Digital signal processing (DSP) is used in numerous applications. These applications include telephony, mobile radio, satellite communications, speech processing, video and image processing, biomedical applications, radar, and sonar. Real-time implementations of DSP systems require design of hardware that can match the application sample rate to the hardware processing rate (which is related to the clock rate and the implementation style). Thus, real-time does not always mean high speed. Real-time architectures are capable of processing samples as they are received from the signal source, as opposed to storing them in buffers for later processing as done in batch processing. Furthermore, real-time architectures operate on an infinite time series (since the number of the samples of the signal source is so large that it can be considered infinite). While speech and sonar applications require lower sample rates, radar and video image processing applications require much higher sample rates. The sample rate information alone cannot be used to choose the architecture. The algorithm complexity is also an important consideration. For example, a very complex and computationally intensive algorithm for a low-sample-rate application and a computationally simple algorithm for a high-sample-rate application may require similar hardware speed and complexity. These ranges of algorithms and applications motivate us to study a wide variety of architecture styles.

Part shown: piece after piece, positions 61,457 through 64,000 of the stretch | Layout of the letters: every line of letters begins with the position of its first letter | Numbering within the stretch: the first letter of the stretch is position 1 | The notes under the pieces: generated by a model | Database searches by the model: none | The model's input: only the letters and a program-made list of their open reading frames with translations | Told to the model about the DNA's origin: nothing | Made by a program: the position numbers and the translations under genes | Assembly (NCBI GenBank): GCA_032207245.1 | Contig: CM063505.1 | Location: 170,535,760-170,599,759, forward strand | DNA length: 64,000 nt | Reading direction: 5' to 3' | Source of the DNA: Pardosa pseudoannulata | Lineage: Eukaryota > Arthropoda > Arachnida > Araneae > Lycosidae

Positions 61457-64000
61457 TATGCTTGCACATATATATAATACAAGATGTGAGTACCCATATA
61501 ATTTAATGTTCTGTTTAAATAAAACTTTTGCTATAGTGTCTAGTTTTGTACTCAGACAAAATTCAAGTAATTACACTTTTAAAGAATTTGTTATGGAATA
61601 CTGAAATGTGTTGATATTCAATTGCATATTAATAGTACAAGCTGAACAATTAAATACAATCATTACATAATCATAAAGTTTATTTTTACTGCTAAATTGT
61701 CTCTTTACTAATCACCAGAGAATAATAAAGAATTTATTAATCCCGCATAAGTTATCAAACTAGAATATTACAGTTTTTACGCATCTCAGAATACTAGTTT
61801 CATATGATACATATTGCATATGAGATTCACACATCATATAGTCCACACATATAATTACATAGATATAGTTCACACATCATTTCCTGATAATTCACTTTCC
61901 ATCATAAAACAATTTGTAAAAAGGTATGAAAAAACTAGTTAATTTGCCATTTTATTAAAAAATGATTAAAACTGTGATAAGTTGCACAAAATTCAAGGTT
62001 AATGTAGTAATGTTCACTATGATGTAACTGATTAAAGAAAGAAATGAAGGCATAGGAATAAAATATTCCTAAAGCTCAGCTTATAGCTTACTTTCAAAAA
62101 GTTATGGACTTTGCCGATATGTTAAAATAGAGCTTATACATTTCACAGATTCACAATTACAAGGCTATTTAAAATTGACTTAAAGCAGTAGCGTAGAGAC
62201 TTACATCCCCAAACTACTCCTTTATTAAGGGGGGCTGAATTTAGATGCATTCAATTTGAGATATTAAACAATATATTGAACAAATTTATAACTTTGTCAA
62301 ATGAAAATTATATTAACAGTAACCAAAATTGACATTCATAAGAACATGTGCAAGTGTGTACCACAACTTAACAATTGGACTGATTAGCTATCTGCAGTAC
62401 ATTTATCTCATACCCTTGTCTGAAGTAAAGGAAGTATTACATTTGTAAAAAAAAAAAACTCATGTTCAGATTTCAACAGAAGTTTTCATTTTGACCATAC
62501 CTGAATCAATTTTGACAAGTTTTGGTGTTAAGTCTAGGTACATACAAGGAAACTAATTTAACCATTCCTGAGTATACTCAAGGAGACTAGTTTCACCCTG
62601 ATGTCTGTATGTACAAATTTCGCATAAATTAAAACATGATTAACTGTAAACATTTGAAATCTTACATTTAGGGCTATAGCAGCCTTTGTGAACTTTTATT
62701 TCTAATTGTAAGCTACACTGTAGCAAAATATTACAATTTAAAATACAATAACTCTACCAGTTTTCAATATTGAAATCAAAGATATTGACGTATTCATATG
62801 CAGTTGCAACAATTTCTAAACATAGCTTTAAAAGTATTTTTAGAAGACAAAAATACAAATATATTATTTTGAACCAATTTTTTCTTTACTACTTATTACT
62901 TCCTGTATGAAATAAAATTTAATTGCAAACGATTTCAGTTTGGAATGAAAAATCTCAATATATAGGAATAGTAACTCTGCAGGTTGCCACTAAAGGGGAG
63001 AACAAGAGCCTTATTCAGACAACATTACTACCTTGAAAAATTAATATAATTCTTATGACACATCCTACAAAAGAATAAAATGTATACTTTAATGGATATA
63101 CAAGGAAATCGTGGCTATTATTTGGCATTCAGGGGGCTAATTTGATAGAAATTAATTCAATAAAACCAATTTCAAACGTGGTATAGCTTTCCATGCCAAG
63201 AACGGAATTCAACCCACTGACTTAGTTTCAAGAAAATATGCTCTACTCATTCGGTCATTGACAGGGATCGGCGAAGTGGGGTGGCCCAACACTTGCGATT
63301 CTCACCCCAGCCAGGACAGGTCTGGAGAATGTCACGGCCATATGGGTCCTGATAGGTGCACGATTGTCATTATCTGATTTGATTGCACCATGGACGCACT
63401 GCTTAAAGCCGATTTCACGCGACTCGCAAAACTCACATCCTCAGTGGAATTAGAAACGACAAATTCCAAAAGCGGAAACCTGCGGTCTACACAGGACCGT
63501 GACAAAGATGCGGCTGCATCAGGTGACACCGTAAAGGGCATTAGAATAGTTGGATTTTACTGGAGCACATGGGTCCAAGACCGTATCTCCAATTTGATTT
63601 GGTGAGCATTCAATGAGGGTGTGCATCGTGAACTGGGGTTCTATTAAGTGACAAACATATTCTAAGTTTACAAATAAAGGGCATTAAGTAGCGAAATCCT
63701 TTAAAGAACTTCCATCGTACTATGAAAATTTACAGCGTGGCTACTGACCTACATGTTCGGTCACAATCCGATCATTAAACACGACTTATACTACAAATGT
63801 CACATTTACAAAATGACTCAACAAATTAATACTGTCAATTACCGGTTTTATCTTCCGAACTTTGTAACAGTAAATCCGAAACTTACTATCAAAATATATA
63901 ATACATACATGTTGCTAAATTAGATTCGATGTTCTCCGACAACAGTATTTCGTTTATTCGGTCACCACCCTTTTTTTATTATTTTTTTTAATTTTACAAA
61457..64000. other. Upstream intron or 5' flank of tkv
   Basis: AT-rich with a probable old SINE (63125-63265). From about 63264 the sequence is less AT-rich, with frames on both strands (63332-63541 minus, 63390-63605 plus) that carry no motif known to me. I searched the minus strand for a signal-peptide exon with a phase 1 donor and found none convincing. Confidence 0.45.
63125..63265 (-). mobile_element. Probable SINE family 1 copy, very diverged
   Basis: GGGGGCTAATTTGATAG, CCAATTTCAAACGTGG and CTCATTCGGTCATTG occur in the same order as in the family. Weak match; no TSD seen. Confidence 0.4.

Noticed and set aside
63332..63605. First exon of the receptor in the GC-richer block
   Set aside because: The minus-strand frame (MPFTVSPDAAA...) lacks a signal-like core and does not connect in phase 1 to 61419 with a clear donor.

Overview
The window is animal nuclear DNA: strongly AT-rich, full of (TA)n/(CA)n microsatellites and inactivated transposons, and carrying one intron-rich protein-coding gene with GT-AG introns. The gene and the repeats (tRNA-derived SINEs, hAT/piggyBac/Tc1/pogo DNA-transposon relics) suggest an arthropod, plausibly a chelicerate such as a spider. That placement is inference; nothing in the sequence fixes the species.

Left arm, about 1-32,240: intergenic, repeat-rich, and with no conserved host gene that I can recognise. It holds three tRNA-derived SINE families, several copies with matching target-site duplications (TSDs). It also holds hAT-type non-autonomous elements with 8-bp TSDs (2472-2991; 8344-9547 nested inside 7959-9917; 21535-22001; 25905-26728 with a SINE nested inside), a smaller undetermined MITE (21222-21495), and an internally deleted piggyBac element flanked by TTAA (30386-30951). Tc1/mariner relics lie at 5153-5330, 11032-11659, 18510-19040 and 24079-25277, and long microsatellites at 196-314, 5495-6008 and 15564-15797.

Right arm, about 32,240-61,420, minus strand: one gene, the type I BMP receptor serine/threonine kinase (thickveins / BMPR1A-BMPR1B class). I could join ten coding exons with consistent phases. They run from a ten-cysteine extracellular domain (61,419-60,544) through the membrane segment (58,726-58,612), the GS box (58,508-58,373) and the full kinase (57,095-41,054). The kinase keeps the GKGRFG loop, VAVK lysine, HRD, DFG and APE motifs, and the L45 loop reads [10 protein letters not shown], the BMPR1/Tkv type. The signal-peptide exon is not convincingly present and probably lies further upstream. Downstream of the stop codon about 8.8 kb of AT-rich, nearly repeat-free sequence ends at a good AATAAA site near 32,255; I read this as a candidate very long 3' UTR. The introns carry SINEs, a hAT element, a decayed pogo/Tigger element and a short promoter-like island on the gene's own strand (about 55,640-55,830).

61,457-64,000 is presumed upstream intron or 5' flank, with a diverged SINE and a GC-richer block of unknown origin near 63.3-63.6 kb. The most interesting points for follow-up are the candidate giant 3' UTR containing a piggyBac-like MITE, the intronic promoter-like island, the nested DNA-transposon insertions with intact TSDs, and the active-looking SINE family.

|Original language||English (US)|
|Title of host publication||Circuits, Signals, and Speech and Image Processing|
|State||Published - Jan 1 2006|